QUARANTINE STATION, WOODMAN POINT, Western Australia, Australia

O'KANE, Staff Nurse, ROSA. Australian Army Nursing Service. 21 December 1918. Age 28. Daughter of Mrs. J. E. O'Kane, of Charters Towers, Queensland. Grave Reference: (GRM/6).

ROOKWOOD NECROPOLIS, SYDNEY, New South Wales, Australia

NUGENT, Staff Nurse, LILY. Australian Army Nursing Service. 21 February 1918. Grave Reference: R.C. L. 962.

STIRLING DISTRICT CEMETERY, South Australia, Australia

ATKINSON, Staff Nurse, BLANCHE. Queen Alexandra's Imperial Military Nursing Service. 9 December 1916. Age 38. Grave Reference: General Section Grave 177/178

SWANWATER WEST GENERAL CEMETERY, Victoria, Australia

GREWAR, Sister, GERTRUDE AGNES. Australian Army Nursing Service. 24 May 1921. Grave Reference: Pres. B. 54.

SYDNEY (WAVERLEY) GENERAL CEMETERY, New South Wales, Australia

PORTER, Sister, KATHERINE AGNES LAWRENCE. R R C, Mentioned in Despatches. Australian Army Nursing Service. 16 July 1919. Grave Reference: R.C. Vault. 16. 649A. (GRM/2*).

CAIRO WAR MEMORIAL CEMETERY, Egypt

BICKNELL, Staff Nurse, LOUISA ANNIE. 1st General Hosp., Australian Army Nursing Service. Died of sickness, 25 June 1915. Daughter of Mrs. Eliza Bicknell, of 205, Longridge St., Abbotsford, Victoria. Grave Reference: B. 306.

MOWBRAY, Staff Nurse, NORMA VIOLET. Australian Army Nursing Service. Died of pneumonia, 21 January 1916. Age 32. Daughter of Thomas and Elizabeth Barclay Mowbray, of Longville, Dickson St., Eagle Junction, Queensland. Born at St. George, Queensland. Grave Reference: D. 271.

ISMAILIA WAR MEMORIAL CEMETERY, Egypt

WATSON, Staff Nurse, BEATRICE MIDDLETON. Australian Army Nursing Service, attd. 1st Aust. Stat. Hosp.. Died of sickness, 2 June 1916. Age 34. Daughter of William Galley Watson and Jane Ada Watson, of Middleton, Kooyong Rd., Elsternwick, Victoria. Born at Elsternwick. Grave Reference: B. 67.

LILLE SOUTHERN CEMETERY, Nord, France

MOORHOUSE, Sister, EDITH ANN. Australian Army Nursing Service. Died of sickness, 24 November 1918. Age 33. Daughter of Frederick and Deborah Moorhouse. Born at Undera, Victoria, Australia. Grave Reference: I. C. 25.

ST. SEVER CEMETERY, ROUEN, Seine-Maritime, France

KNOX, Sister, HILDA MARY. Australian Army Nursing Service. Died of sickness, 17 February 1917. Age 33. Daughter of James and Isabella Knox, of Benalla, Victoria, Australia. Grave Reference: Officers, B. 4. 10.

RIGGALL, Member, LOUISA. Australian Red Cross Society. Died of hoemorrage, 31 August 1918. Grave Reference: Officers, B. 3. 1.

WIMEREUX COMMUNAL CEMETERY, Pas de Calais, France

WILSON, Sister, MYRTLE ELIZABETH. Queen Alexandra's Imperial Military Nursing Service. Died of pneumonia, 23 December 1915. Age 38. Daughter of Andrew Stevens Wilson and Catherine Wilson, of Melbourne, Victoria, Australia. Left Queensland for Nursing Service, April, 1915. Grave Reference: III. M. 1.

MIKRA BRITISH CEMETERY, KALAMARIA, Greece

MUNRO, Sister, GERTRUDE EVELYN. Australian Army Nursing Service. Died of sickness, 10 September 1918. Age 36. Daughter of Mr. A. B. and Mrs. E. P. Munro, of 5, Gillies St., Alfredton, Ballarat, Victoria, Australia. Grave Reference: 591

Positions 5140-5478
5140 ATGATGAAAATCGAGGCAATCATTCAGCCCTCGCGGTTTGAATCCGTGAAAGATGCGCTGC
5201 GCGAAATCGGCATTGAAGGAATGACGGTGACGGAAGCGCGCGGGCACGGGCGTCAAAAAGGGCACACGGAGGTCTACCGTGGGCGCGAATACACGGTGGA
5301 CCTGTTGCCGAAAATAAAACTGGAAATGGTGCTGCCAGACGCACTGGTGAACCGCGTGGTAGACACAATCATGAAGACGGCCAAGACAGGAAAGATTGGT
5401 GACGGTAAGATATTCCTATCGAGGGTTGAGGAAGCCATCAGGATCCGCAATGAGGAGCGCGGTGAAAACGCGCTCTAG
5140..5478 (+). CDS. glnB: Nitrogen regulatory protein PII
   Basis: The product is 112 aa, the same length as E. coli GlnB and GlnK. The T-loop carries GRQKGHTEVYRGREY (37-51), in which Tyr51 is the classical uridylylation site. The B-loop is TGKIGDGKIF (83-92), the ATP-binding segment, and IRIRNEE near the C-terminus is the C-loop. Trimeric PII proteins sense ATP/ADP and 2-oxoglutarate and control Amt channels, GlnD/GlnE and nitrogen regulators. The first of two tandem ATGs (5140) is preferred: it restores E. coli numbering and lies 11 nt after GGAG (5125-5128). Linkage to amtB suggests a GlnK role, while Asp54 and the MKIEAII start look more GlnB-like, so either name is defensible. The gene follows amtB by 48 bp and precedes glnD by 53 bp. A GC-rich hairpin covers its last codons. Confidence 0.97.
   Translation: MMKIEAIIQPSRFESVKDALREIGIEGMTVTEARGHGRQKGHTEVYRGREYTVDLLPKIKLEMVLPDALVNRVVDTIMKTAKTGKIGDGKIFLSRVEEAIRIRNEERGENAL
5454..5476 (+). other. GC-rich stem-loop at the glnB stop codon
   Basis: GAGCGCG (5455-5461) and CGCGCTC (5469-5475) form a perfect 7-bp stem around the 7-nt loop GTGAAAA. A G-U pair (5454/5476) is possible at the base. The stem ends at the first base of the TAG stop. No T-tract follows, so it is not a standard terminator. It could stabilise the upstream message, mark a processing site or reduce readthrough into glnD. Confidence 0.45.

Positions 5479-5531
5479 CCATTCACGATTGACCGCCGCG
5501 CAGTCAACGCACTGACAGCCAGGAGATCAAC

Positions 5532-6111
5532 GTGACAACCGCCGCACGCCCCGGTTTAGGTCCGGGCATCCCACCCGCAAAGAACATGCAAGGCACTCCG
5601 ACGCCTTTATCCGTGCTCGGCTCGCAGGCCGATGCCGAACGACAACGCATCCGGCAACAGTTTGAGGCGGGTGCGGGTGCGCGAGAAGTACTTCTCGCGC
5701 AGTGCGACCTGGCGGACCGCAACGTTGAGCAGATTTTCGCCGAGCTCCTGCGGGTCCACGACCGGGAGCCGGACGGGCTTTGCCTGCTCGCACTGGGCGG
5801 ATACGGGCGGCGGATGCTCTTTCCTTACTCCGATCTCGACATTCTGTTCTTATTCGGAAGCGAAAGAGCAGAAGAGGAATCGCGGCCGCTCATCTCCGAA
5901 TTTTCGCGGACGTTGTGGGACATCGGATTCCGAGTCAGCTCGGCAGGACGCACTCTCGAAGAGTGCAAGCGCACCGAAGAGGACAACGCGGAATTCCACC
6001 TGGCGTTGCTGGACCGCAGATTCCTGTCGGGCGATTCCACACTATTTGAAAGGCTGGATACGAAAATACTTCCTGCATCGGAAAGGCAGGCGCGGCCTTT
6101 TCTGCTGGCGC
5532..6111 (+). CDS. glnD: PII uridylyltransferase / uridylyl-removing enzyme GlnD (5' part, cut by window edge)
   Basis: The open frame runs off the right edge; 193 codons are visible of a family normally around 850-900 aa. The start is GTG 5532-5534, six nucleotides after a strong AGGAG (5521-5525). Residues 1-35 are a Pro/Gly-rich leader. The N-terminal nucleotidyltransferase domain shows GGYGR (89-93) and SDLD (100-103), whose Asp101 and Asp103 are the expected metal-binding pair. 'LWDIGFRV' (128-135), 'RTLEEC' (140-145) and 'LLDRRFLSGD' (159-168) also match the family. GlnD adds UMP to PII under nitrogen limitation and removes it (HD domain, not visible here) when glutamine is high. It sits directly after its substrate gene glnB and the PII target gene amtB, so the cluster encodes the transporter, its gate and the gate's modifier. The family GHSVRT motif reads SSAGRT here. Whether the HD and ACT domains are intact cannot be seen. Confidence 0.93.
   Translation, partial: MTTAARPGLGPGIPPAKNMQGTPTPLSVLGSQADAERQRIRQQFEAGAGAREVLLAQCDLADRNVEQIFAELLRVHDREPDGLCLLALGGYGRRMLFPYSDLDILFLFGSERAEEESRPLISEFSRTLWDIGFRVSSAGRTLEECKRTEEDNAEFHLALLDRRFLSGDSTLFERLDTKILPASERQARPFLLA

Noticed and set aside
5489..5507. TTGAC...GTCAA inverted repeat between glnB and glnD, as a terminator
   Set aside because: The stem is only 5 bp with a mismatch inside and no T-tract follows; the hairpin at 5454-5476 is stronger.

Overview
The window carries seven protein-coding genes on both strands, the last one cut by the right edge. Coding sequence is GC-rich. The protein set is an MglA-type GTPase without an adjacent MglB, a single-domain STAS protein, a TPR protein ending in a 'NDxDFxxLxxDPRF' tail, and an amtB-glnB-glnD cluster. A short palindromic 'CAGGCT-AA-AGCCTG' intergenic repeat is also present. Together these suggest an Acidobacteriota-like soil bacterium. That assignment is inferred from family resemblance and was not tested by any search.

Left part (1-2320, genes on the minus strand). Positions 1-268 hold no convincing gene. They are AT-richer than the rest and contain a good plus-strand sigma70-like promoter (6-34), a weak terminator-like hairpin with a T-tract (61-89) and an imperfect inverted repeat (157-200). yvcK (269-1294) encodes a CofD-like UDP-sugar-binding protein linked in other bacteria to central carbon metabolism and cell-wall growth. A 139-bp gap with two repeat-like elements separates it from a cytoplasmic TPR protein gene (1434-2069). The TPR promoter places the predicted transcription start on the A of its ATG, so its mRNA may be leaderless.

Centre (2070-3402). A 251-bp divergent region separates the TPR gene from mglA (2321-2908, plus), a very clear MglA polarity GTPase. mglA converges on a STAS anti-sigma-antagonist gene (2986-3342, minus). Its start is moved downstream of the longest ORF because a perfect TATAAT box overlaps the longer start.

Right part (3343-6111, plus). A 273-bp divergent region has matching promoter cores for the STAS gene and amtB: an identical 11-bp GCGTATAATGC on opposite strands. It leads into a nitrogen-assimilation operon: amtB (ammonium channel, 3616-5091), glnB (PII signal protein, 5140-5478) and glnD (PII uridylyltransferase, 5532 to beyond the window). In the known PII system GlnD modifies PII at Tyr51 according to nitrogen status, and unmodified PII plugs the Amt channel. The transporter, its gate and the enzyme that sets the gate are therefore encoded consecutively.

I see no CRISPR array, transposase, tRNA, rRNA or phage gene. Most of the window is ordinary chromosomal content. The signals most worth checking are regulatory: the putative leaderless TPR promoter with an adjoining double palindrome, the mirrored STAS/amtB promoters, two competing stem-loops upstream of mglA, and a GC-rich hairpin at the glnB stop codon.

DELHI MEMORIAL (INDIA GATE), India

MORETON, Sister, LETETIA GLADYS. Australian Gen. Hosp. No. 2 Australian Army Nursing Service. Died of enteric, 11 November 1916. Age 26. Daughter of Samuel Henry and Letetia Dexter Moreton. Born at Brim, Victoria, Australia. Grave Reference: Face 23.

DEOLALI GOVERNMENT CEMETERY, India

CLARE, Sister, EMILY. Australian Army Nursing Service. 17 October 1918. Age 28. Daughter of Peter and Mary Clare, of 34, Lynch St., Footscray, Victoria, Australia. Grave Reference: Plot RC. Row M2. Grave 22.

KIRKEE 1914-1918 MEMORIAL, India

O'GRADY, Nursing Sister, AMY VEDA. Australian Army Nursing Service. 12 August 1916. Grave Reference: Face F.

POWER, Nursing Sister, KATHLEEN. Australian Army Nursing Service. 13 August 1916. Age 28. Daughter of Michael and Johanna Power, of Garrygauge, Piltown, Co. Kilkenny, Republic of Ireland. Grave Reference: Face F.

JOHANNESBURG (BRIXTON) CEMETERY, Gauteng, South Africa

PARROTT, Sister, AMY MAUD AUGUSTA. Voluntary Aid Detachment. 24 October 1918. Age 37. Daughter of Col. and Mrs. T. S. Parrott, of Sydney, New South Wales, Australia. Grave Reference: E.C. 2219.https://www.facebook.com/photo.php?fbid=2003452649868322&set=p.2003452649868322&type=3  from a newspaper report about Sister Parrott of 1918

HAREFIELD (ST. MARY) CHURCHYARD, Middlesex, United Kingdom

DICKINSON, Staff Nurse, RUBY. Australian Army Nursing Service. 23 June 1918. Age 32. Daughter of William and Julia Dickinson, of "Arizona," Almora St., Mosman, Queensland. Born at Forbes, New South Wales. Grave Reference: Aust. 57.

KENSAL GREEN (ALL SOULS') CEMETERY, London, United Kingdom

ASHLEY, Member, DORA, 17663. No.10 Motor Transport Repair Depot, Women's Royal Air Force. Died of pneumonia, 4 November 1918. Age 27. Daughter of E. B. and Fanny Ashley, of Woodlands, Longwarry South, Drouin, Victoria, Australia. Grave Reference: 198. 19. 460933.